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every child an artist, true or false

updated fri 28 feb 97


Timothy & Lauren Loftus on sun 16 feb 97


I do agree that differences are important. With out them we would all be
really bored. Never did I suggest we should deny the difference between true
talent and the opposite. I'm not encouraging mediocrity, I'm encouraging
exploration of creativity.

I believe all children should be thoroughly exposed to art. How long has it
been since you were in grade school? I'm sure you know there is an art
shortage in today's schools. I graduated from high school in 1991, I had
never seen a potters wheel, never learned the way to stretch a canvas, had
no idea what analytical perspective involved! I didn't get enough art. I was
required to take physical education classes, even though I really, really,
really didn't have any talent in that area, and, surprise!-- I'm not an
Olympic athlete! But there were no real art classes, and I'm an artist. (I
really am, I'm not just saying that...or am I? If you see my works and
disagree, does that mean I'm no longer an artist?)

you said:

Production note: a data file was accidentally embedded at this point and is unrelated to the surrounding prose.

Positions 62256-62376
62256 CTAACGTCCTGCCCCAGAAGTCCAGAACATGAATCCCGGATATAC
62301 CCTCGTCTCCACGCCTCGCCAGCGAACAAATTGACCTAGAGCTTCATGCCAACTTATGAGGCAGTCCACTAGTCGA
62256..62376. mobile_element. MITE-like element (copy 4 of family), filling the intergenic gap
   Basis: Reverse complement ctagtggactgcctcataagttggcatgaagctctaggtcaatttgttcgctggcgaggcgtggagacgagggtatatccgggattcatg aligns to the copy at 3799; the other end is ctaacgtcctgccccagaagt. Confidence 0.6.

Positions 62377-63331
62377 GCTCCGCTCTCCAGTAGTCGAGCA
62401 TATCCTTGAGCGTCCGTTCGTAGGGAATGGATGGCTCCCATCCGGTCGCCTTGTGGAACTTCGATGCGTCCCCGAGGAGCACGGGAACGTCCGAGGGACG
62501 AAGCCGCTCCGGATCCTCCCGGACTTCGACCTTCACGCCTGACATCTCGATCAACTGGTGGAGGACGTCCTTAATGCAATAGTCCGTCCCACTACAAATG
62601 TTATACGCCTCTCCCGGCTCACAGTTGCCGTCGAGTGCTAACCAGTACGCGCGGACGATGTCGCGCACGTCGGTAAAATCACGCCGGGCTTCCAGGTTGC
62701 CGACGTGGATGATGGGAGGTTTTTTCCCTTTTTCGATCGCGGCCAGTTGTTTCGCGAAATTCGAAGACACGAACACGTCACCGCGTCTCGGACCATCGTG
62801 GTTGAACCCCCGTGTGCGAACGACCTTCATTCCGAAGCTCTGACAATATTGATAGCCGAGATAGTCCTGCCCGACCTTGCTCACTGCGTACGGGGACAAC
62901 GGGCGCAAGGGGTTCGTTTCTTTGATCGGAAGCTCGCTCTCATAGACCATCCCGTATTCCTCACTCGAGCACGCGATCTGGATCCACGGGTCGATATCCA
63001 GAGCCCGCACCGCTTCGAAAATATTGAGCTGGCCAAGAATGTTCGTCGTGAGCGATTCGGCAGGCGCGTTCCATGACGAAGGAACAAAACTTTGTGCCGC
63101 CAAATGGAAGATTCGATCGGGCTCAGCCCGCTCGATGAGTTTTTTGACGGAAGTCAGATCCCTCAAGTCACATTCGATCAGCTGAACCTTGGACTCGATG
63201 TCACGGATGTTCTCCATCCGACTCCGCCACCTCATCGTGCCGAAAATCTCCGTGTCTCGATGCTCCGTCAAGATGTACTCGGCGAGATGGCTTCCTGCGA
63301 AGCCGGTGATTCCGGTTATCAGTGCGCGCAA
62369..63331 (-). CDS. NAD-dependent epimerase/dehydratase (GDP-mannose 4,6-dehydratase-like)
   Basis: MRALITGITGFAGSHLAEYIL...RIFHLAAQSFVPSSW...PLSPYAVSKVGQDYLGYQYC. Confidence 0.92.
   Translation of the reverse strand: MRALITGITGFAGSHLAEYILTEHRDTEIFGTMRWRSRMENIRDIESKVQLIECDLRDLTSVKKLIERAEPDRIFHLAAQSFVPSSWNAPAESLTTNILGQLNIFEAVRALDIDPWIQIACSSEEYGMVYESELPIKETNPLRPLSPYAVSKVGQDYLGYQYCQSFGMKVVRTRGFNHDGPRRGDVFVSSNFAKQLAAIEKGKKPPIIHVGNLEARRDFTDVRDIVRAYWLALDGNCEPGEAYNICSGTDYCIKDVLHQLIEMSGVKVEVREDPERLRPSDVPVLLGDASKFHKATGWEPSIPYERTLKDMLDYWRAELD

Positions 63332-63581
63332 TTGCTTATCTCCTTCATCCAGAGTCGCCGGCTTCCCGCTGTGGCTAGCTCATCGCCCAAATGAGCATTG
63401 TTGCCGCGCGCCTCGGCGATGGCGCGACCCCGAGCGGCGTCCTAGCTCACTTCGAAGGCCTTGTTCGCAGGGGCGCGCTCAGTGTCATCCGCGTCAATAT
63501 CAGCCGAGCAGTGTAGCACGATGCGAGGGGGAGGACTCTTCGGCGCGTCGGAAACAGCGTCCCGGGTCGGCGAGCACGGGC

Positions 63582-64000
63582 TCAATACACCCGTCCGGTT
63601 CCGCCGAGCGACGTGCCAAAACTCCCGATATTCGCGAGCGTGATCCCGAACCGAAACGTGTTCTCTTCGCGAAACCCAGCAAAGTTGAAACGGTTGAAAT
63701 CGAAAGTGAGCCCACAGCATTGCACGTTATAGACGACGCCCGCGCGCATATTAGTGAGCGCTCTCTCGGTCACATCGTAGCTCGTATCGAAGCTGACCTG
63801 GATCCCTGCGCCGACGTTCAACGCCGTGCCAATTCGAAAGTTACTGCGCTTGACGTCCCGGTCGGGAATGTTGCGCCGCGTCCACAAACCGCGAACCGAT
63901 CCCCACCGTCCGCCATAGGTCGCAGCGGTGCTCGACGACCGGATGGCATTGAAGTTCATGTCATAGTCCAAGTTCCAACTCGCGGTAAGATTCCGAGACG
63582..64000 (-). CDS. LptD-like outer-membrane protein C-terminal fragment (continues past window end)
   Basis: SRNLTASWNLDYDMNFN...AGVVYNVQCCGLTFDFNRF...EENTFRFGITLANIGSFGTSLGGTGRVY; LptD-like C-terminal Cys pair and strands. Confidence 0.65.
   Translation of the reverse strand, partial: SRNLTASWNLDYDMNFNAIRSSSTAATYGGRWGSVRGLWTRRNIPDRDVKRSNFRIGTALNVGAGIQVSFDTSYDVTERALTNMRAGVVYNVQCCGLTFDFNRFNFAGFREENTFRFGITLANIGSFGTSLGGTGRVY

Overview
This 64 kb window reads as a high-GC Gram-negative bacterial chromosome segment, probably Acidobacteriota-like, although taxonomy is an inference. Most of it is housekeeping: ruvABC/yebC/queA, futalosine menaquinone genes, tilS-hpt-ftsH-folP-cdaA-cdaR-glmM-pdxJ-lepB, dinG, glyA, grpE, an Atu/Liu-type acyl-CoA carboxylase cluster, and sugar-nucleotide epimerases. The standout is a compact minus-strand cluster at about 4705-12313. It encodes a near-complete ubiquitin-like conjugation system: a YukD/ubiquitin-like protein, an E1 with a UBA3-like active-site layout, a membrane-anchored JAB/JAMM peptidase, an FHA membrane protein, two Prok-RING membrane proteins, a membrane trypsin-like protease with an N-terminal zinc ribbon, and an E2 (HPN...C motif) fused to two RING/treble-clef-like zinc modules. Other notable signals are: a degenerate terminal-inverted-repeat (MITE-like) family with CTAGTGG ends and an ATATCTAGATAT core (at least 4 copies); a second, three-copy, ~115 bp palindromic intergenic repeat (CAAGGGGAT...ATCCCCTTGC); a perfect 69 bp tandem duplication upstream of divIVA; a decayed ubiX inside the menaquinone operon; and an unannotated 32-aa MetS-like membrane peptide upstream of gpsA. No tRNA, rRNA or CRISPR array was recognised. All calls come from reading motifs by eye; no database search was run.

>But I see serious social costs in denying real differences.
>If talent goes uncultivated, it will wither.

My whole point was that there are a lot of social problems right now in the
world and steps toward a remedy would be to educate children as to the value
of art. They go out and do it naturally, look at the writing on the walls
(grafitti). Art has more than one purpose, and glorifying someone's talent
is only one of them.

I said in my first post on the subject:
>It does take practice, but any talent can be developed into something that
will >give, if not the next Wonder of the World, at least deep personal
satisfaction >to the individual.

so, Jeff, where do we disagree?
Also, I am really enjoying this discussion!

Lauren Loftus
Monroe, Louisiana